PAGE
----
pkg_name, pkg_path))

        # add deployment script to batch
        self.batch.add('TARGET', self.cli_composer.get_target_cmd())
        self.batch.add('LOGIN', self.cli_composer.get_login_cmd())
            'REMOVED', self.cli_composer.get_delete_cmd(pkg_name), True)
        self.batch.add('LIST', self.cli_composer.get_list_cmd())
        self.batch.add('DEPLOYED', self.cli_composer.get_push_cmd(
            pkg_name, '{0}'.format(pkg_name)))
        self.batch.add('NEWLIST', self.cli_composer.get_list_cmd())
        self.batch.add('DIR', ['ls', '-al'])

    def get_package_batch(self):
        Get a batch of commands for preparing the package
        dst_path = self.cwd
        src_path = self.package.path
        pkg_name =

        # no need this copy command if package path is used as cwd
        if (not self.cwd_use_package_path):
            copy_cmd = [
                'cp', '-rf',
            self.batch.add('COPY', copy_cmd)

        view_cmd = [
            'tar', '-tvf',
        # Assume any foo.tar.gz contains -
        #   - foo/foo.tar.gz (the package to deploy)
        #   - manifest.json
        unpack_cmd = [
            'tar', '-zxvf',
        xtract_cmd = [
            'tar', '-zxvf',
            '{0}/{1}/{2}.tar.gz'.format(dst_path, pkg_name, pkg_name)]
        dir_cmd = [
            'ls', '-al',
            '{0}/{1}'.format(dst_path, pkg_name)]
        self.batch.add('PREVIEW', view_cmd)
        self.batch.add('UNPACK', unpack_cmd)
        self.batch.add('EXTRACT', xtract_cmd)
        self.batch.add('DIR', dir_cmd)

    def get_status(self):
        '''get status by self.deployment_id
        return self.deploy_status.get_status(self.deployment_id)
        # return status

    def set_status(self, status):
        '''set status by self.deployment_id
        self.deploy_status.set_status(self.deployment_id, status)

See (app module) –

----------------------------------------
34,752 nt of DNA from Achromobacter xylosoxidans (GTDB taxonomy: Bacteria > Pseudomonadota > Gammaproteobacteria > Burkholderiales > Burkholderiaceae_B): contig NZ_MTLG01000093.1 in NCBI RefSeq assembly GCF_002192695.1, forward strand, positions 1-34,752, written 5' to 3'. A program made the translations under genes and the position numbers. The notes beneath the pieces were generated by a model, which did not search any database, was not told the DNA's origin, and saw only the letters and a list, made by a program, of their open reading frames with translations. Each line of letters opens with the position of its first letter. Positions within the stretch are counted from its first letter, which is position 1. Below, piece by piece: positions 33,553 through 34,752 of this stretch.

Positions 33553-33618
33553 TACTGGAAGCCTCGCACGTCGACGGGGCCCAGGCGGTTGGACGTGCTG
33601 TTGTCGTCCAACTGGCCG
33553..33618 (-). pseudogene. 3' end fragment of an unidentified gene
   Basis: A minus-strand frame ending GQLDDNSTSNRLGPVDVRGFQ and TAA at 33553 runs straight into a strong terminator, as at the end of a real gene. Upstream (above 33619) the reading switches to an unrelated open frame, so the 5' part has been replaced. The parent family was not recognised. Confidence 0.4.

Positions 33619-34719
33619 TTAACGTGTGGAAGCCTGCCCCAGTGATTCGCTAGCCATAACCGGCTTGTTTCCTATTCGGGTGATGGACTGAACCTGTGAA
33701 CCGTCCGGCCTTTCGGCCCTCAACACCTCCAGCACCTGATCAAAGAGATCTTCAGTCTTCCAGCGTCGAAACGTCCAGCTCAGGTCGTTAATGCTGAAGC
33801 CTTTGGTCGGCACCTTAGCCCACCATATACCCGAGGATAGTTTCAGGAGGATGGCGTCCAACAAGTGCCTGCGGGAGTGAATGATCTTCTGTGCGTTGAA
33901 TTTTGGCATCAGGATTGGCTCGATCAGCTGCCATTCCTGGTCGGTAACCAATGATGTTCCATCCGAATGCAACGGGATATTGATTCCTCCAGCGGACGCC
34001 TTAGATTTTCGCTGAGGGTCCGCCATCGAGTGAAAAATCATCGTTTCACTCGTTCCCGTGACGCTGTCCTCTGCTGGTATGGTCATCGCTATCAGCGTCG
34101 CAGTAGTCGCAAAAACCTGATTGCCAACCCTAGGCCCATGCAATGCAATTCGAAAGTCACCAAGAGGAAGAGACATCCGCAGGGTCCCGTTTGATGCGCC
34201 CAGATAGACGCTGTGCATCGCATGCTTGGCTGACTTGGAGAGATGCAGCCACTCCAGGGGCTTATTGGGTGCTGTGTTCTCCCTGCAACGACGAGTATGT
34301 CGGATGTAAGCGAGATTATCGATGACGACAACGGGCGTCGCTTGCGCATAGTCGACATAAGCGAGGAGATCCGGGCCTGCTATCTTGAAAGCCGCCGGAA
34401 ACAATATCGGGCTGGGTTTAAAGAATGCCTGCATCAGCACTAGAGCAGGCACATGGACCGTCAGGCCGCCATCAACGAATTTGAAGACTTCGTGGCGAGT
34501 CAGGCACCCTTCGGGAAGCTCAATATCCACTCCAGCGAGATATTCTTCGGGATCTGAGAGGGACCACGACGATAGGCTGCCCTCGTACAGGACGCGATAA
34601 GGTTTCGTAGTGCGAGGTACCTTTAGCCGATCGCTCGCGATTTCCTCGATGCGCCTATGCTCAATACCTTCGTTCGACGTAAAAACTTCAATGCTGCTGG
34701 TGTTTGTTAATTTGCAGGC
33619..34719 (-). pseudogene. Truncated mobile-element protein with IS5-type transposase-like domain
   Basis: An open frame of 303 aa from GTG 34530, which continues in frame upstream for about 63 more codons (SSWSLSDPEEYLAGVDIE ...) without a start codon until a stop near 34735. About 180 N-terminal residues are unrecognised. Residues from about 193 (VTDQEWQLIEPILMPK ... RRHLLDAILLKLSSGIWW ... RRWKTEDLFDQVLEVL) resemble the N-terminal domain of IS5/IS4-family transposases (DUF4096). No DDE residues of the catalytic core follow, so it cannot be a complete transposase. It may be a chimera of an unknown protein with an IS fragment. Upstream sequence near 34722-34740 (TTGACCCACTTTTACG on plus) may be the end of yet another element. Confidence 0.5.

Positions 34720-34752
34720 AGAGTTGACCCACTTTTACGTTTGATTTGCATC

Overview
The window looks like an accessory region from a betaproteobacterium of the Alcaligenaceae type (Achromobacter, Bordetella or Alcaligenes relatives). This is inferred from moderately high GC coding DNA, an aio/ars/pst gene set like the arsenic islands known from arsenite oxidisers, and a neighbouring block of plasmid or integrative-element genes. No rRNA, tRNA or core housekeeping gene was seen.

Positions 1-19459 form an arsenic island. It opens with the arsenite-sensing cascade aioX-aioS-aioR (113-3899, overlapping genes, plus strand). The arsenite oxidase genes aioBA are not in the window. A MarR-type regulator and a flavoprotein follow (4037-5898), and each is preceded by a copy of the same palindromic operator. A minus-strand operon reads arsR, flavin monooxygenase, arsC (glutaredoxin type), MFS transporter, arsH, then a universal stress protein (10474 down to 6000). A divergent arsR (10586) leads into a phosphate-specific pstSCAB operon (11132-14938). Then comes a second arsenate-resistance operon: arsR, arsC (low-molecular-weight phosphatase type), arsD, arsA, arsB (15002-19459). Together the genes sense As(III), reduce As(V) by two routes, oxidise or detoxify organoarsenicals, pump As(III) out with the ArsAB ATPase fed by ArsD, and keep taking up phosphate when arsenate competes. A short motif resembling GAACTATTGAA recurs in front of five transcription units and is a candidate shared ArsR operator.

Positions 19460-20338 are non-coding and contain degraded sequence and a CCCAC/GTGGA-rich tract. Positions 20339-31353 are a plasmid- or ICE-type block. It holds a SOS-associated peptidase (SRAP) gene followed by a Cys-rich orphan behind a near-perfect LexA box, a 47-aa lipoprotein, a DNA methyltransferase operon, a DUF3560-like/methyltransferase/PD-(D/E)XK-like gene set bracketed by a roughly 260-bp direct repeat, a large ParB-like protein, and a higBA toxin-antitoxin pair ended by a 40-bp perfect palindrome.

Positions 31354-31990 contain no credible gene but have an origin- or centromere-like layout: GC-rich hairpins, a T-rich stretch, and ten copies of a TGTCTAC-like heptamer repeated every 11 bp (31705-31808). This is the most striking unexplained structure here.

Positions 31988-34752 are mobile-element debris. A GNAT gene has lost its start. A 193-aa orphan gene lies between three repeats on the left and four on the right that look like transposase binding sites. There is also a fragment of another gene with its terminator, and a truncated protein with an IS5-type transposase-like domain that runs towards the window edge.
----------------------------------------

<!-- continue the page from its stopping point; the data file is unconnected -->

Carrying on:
import json
import shutil
import tempfile
import traceback

from multiprocessing import Process
from subprocess import call, check_output, CalledProcessError

from deploy import Deployment
from deploy_status import DeploymentStatus
from helion_cli import HelionCliComposer
from package import Package
from utils import delete_directory_tree, get_store
from logging import getLogger
logger = getLogger(__name__)

def deploy_package(package_name, endpoint_url, username, password):
    Deploy a package into destination (e.g. ALS/Cloud Foundry)
        package_name - the name of the package to deploy
        endpoint_url - the destination (e.g. ALS/Cloud Foundry) endpoint URL
                       ie: ''
        username - the user name (admin email) for destination login
        password - the password for destination login
    store = get_store()

    if (not store.check_package_exists(package_name)):
        return {'status': 404}

    cwd = ''
        cwd = tempfile.mkdtemp()
        pkg_filename = '{0}.tar.gz'.format(package_name)
        package_path = '{0}/{1}'.format(cwd, pkg_filename)
        package = Package(package_name, package_path, endpoint_url)

        # instantiate a cli composer
        composer = HelionCliComposer(endpoint_url, username, password)

        deploy_status = DeploymentStatus(package, store)
        deployment = Deployment(package, composer, deploy_status, True)
        deployment_id = deployment.deployment_id


        # Start a new process to execute the deployment
        process = Process(
        process.start()'Deployment {0} started for {1}.'.format(
            deployment_id, package_name))

        return {
            'status': 201,
            'deployment_id': deployment_id,
            'package': package_name}

    except Exception as e:
        stack_info = traceback.format_exc()
        error_message = "Exception on deploy {0}. Details:\n{1}".format(
            package_name, stack_info)
        return {'status': 500, 'errors': error_message}

def get_status(id):
    Get the deployment status by id
    try:"======= deployment::get_status =======")
        store = get_store()
        deploy_status = DeploymentStatus(store=store)
        result = deploy_status.get_status(id)

        logger.debug('Deployment result: {0}'.format(result))
        if result == {} or not result['deploy_status']:
            return {'status': 404}
            return {'status': 200, 'data': result}
    except Exception as e:
        stack_info = traceback.format_exc()
        error = "Exception on getting deployment status"
        error_message = "{0} for {1}. Details:\n{2}".format(
            error, id, stack_info)
        return {'status': 500, 'errors': error_message}


2 Responses

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  1. Reblogged this on Dinesh Ram Kali..


    2015-08-02 at 22:54

  2. […] Next topic (“Python Class in Design“) of this “Let Code Speak” series will use a more complicate task to demonstrate how python classes are used in OOP design. All source code in this demo are downloadable at here. […]